State crime lab confirms confiscated pill is fentanyl disguised as oxycodone
First time extremely potent synthetic opioid found in this form in Alaska
January 03, 2017
This is the first time that a counterfeit prescription opioid tablet made with fentanyl has been identified in Alaska; however, many other states have been seeing these counterfeit tablets for months.
The distribution of counterfeit tablets represents an important public health threat, and the general public should be made aware of the significant risks to life and health when purchasing what appears to be prescription medications from any source other than a legitimate pharmacy. Unfortunately, it can be very difficult to distinguish a counterfeit pill from a legitimate one.
According to the National Institute on Drug Abuse (NIDA), fentanyl is a powerful synthetic opioid analgesic that is similar to morphine but is 50 to 100 times more potent.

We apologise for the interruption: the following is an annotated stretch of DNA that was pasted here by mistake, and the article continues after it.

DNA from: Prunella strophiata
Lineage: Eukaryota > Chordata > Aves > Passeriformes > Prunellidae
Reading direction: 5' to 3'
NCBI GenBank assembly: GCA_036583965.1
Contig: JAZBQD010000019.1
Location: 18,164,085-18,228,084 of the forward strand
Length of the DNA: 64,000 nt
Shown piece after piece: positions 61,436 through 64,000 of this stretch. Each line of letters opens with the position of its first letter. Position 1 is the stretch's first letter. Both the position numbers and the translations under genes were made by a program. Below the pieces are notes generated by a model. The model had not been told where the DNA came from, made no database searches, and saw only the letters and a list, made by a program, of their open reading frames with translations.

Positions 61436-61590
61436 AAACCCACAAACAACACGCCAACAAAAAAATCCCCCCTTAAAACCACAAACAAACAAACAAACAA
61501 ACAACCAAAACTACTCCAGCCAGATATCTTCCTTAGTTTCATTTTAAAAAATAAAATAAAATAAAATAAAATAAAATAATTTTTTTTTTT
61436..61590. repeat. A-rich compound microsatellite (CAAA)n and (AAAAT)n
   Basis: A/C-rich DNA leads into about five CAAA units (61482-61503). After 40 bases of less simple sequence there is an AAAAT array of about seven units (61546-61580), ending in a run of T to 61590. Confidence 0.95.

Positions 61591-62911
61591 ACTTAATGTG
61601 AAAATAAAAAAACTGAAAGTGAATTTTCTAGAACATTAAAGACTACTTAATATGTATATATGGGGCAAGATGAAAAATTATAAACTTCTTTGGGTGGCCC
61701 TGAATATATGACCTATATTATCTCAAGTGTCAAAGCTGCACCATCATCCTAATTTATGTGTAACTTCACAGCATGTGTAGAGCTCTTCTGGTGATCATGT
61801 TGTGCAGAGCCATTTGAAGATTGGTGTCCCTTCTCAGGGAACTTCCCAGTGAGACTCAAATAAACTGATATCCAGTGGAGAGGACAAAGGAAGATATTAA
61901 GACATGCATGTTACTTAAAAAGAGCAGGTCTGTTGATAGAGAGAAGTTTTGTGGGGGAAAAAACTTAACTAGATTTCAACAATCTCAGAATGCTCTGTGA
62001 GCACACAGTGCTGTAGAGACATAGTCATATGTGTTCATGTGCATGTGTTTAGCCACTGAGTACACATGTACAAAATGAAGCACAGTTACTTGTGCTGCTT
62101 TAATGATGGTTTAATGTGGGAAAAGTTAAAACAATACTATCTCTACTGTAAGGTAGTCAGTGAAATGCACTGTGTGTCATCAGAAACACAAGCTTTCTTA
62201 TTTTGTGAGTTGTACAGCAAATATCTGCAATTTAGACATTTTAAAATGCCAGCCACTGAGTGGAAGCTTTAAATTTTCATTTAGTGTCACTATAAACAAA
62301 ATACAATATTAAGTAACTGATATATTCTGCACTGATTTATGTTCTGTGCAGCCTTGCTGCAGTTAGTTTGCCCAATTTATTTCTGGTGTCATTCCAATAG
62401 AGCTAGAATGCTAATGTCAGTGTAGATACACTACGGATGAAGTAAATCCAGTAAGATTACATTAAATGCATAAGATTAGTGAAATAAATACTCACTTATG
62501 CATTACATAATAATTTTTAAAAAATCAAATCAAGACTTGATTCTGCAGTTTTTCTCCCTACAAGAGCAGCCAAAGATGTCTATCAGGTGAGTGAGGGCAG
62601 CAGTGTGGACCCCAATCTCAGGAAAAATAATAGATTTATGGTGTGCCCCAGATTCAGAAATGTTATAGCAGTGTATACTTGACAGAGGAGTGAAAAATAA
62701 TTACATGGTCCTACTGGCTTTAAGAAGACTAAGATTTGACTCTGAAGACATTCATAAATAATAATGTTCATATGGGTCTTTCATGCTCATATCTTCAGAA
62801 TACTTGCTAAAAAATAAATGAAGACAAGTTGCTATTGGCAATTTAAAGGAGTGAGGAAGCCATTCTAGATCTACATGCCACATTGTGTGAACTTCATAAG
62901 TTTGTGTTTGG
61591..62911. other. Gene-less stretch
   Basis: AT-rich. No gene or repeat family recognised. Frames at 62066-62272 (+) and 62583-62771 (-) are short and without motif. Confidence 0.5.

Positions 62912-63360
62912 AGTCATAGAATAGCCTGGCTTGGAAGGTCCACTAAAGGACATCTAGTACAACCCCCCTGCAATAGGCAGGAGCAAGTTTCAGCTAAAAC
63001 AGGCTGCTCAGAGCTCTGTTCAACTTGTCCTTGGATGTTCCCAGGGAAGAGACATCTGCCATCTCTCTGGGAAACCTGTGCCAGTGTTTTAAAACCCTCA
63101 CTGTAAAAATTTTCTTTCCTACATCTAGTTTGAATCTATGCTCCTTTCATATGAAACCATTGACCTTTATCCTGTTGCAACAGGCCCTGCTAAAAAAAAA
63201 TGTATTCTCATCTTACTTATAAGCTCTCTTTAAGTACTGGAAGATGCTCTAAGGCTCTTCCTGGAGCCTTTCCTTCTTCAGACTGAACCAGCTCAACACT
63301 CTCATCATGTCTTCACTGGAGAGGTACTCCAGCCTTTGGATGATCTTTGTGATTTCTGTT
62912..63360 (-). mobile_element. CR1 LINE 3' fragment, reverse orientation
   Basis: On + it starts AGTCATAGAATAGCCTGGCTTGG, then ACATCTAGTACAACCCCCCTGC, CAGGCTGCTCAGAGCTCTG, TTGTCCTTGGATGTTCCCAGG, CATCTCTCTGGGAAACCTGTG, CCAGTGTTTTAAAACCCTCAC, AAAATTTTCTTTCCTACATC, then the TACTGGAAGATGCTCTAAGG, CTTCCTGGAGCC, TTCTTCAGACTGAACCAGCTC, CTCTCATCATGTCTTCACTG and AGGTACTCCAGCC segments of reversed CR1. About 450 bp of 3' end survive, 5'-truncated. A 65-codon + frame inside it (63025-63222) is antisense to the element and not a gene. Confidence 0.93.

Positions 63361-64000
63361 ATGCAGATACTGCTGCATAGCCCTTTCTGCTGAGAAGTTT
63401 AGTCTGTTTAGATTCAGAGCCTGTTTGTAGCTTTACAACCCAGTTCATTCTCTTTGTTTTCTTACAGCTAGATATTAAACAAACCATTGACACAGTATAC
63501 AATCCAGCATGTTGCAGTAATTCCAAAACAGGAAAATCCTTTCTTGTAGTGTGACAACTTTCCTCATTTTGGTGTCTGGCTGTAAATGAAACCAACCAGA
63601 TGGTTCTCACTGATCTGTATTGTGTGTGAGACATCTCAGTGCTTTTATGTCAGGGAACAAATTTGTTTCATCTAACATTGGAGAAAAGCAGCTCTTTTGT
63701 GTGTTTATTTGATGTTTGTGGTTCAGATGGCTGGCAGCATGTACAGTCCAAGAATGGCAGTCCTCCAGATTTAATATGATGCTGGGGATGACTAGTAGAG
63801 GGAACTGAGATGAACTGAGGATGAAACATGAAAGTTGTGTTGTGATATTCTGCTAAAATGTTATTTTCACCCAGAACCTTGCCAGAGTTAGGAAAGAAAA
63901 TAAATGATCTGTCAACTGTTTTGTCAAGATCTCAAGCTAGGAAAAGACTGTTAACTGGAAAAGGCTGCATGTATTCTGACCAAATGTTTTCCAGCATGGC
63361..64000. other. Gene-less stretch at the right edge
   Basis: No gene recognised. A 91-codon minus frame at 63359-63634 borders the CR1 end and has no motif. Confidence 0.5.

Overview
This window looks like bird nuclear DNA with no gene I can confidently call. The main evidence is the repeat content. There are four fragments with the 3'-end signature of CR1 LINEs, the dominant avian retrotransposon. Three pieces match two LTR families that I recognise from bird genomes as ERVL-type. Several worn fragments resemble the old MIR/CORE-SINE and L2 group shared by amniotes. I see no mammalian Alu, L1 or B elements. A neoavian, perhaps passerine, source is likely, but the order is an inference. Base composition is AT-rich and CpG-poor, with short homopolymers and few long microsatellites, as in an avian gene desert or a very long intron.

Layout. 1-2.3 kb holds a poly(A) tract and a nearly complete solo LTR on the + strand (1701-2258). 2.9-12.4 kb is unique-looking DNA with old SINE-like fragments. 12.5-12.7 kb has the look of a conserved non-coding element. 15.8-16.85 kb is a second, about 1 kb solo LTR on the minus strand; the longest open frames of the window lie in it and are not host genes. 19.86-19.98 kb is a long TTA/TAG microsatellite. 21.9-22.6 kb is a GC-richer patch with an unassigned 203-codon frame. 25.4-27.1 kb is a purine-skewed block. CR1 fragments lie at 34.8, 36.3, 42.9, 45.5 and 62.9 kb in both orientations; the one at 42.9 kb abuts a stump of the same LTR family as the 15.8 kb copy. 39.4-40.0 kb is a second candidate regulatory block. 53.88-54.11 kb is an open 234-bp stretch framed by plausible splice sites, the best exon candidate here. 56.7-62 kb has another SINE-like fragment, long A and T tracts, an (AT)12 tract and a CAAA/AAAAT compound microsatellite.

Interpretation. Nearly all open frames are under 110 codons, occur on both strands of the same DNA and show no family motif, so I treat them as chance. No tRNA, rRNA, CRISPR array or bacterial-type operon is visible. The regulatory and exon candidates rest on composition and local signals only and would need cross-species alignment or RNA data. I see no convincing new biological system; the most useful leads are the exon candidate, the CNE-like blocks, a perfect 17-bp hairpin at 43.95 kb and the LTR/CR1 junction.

In its prescription form, it is used to treat patients with severe pain or to manage pain after surgery. It is also sometimes used to treat patients with chronic pain who are physically tolerant to other opioids. In its prescription form, fentanyl is known by such names as Actiq®, Duragesic®, and Sublimaze®.
Street names for fentanyl or for fentanyl-laced heroin include Apache, China Girl, China White, Dance Fever, Friend, Goodfella, Jackpot, Murder 8, TNT, and Tango and Cash.
For the individual abusing the drug outside a hospital, fentanyl is highly dangerous, as the difference between a therapeutic dose and a deadly dose is very small.
As with any opiate, the main symptoms of fentanyl abuse are euphoria, drowsiness, lethargy and mellowness. Addiction is also a symptom of fentanyl abuse.
The Alaska Division of Public Health recently launched a website dedicated to educating the public about the issue of heroin and opioid addiction and providing helpful information and links to treatment and support services for persons who are addicted to opioids. The website is available at: http://dhss.alaska.gov/dph/Director/Pages/heroin-opioids/default.aspx
Reporting & Editing by Mary Kauffman, SitNews
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